For many, sparkling wine marks a celebration. It is shelved and saved to ring in the New Year, toast newlyweds, or welcome a newborn into the world. The distinctive pop is heard in the locker room of the World Series winner and the podium of Formula 1 races. Bottles are busted on the bows of ships to celebrate a maiden voyage. Indeed, the onset of revelry usually follows the bubbly. And it’s not surprising. The elegance of the slender flute holding delicate beaded pearls is alluring. The tiny bubbles dancing along the palette causes a celebration in the mouth before seemingly rising and creating light-headed euphoria. And, of course, the alcohol usually puts a smile on peoples’ faces.
The Champenois, the original propagators of bubbles in the bottle, have made a concerted effort over the past three-plus centuries to market sparkling wine as such. References from art, literature, movies and music (Cristal anyone?) have been the result of a strategic marketing campaign to show sparkling wine as the appropriate (and only) choice for real celebrations. And while those efforts have propelled the widespread popularity of sparkling wines (not just Champagne but Proseco, Cava, and US sparkling), there is a downside to fame.
When asked what pairs well with sparkling wine, the answer is invariably “Anything other than chocolate!” This humorous answer is actually fairly accurate with sparkling wine being quite versatile with food pairings. But the problem is that the answer reveals the attitude towards the style. While it can be paired with nearly “everything”, the prevailing notion is that it is best enjoyed in a few ounces as a toast before moving on to dinner. Pour a bit in a flute but keep it off the dinner table. Unfortunately this could not be further from the truth. And I recently had the pleasure of sampling a bottle that emphatically proved the point.
Richard G. Peterson began making wine 65 years ago in Iowa, of all places. And although the corn fields far outnumbered the grape vines in his hometown, his affinity and talent for science drove his passion for winemaking and propelled his attainment of three advanced degrees, including a Ph.D. in Agricultural Chemistry from the University of California. Over the next several decades he was an influential figure in the wine industry of California, replacing the revered Andre Tchelistcheff at Beaulieu Vineyards, overseeing the excavation of 40,000 sq. feet of storage caves, helping to establish Folie a Deux Winery, making California’s first Botrytis Sauvignon Blanc and Botrytis Pinot Noir, and creating the steel barrel pallet (which allows wineries to stack oak barrels higher and more securely). The last innovation was gifted to the industry rather than patented, a gesture being enjoyed throughout the United States by hundreds, if not thousands, of wineries today. In addition to his own accomplishments, he also undoubtedly had a prominent influence on two well-known figures in the region- his daughters Heidi Petersen Barrett (also known as the “Wine Diva of Napa Valley”) and chef Holy Peterson. On a pleasant spring night, I was honored by one of his latest contributions to wine culture- the 2004 Richard G. Peterson Brut Rosé.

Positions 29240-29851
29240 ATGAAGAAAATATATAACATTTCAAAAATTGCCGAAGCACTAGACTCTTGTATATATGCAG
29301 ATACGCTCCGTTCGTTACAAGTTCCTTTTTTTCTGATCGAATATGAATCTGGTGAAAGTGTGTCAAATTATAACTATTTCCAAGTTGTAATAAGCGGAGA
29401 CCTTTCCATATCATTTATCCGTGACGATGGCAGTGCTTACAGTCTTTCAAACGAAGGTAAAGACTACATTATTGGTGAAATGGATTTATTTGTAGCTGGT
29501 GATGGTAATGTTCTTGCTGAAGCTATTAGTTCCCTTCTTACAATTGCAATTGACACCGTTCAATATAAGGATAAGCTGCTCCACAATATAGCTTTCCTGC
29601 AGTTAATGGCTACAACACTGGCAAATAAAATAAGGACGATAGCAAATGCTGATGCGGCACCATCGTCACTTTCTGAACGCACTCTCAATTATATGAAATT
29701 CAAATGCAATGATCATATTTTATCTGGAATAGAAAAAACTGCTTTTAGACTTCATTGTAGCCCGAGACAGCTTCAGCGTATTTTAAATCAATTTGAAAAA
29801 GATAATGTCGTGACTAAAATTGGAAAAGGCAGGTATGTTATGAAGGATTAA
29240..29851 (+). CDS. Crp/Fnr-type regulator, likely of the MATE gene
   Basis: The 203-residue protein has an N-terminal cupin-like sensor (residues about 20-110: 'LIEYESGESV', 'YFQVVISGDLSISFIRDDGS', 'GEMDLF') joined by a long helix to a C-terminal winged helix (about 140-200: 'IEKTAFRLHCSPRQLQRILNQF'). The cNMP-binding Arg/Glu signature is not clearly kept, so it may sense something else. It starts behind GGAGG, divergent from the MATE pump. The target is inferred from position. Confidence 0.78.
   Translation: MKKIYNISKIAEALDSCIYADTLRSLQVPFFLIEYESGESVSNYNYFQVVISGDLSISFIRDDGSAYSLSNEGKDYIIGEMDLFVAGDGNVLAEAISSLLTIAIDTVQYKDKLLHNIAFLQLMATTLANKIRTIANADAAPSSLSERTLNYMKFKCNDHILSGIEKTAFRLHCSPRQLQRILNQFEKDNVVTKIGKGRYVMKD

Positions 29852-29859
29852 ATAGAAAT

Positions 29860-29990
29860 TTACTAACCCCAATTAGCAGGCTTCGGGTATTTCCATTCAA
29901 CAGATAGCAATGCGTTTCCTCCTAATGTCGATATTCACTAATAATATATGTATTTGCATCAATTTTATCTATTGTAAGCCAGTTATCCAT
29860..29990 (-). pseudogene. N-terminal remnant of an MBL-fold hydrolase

The wine was made under the Amuse Bouche label, an endeavor by his daughter Heidi, with the goal to create “the most lauded sparkling wine produced in Napa Valley”. While that is certainly a lofty goal, the team does have decades of experience and skill at its disposal as well as a very unique grape. In 1980, during a wine competition in England, Peterson came across a vine with furry white and pink leaves known locally as Wrotham. After tasting its grapes he took a couple cuttings from the vines and returned home to test their viability in the California soil. After a decade of experiments at various vineyards, he returned to his farm (the Peterson Family Christmas Tree Farm) where he grafted and planted a couple acres. In 1997, he submitted samples to UC Davis’ Department of Viticulture and Enology to test his hypothesis of the variety’s DNA lineage. It turns out that he was correct and he was now cultivating an obscure clone of Pinot Noir.
The 2004 Richard G. Peterson Brut Rosé is made from 100% of these unique grapes and their character shines through in the wine. The first remarkable aspect of the wine is its beautiful peach-salmon color and fine string of beads. The aromas are also striking, reminiscent of a composed dish (i.e. raspberry strudel), thanks to seven years of aging the wine in barrel without removing the dead yeast, or “sur lie” as the French refer to the practice. There is a wonderful balance of fruity, bready, and earthy tones, compelling sip after sip. On the palette, the wine continues to impress with soft, mousse-like bubbles gently coating the mouth before a pleasant dry finish. Ample acidity and 12% ABV create a spectacular wine.
But possibly the most striking part of tasting the wine was how well it paired with our dinner. And we gave it quite the challenge. For our appetizer, we started with vegetable rolls dipped in a sweet’n’spicy chili sauce. The wine played perfectly, its fruity components contrasting the spiciness of the dish while the bubbles washed away everything but a hint of the spice. The main was a creamy mushroom shiritake noodle dish, also with a bit of heat and spice. Again, the Rosé complemented the dish delightfully, cleansing the palette of creamy and spice, making each bite taste anew.
All in all, this sparkling wine may in fact live up to its lofty goals and outshine its counterparts in Napa Valley. But with only 242 cases produced in the ’04 vintage, it may not have many lucky judges the first go-round. Fortunately the 2005 will be available early 2014, although it will undoubtedly go quite quickly as well. But its lasting legacy may be introducing people to the fact that a bottle of bubbly can be celebrated over dinner as easily as when the ball drops.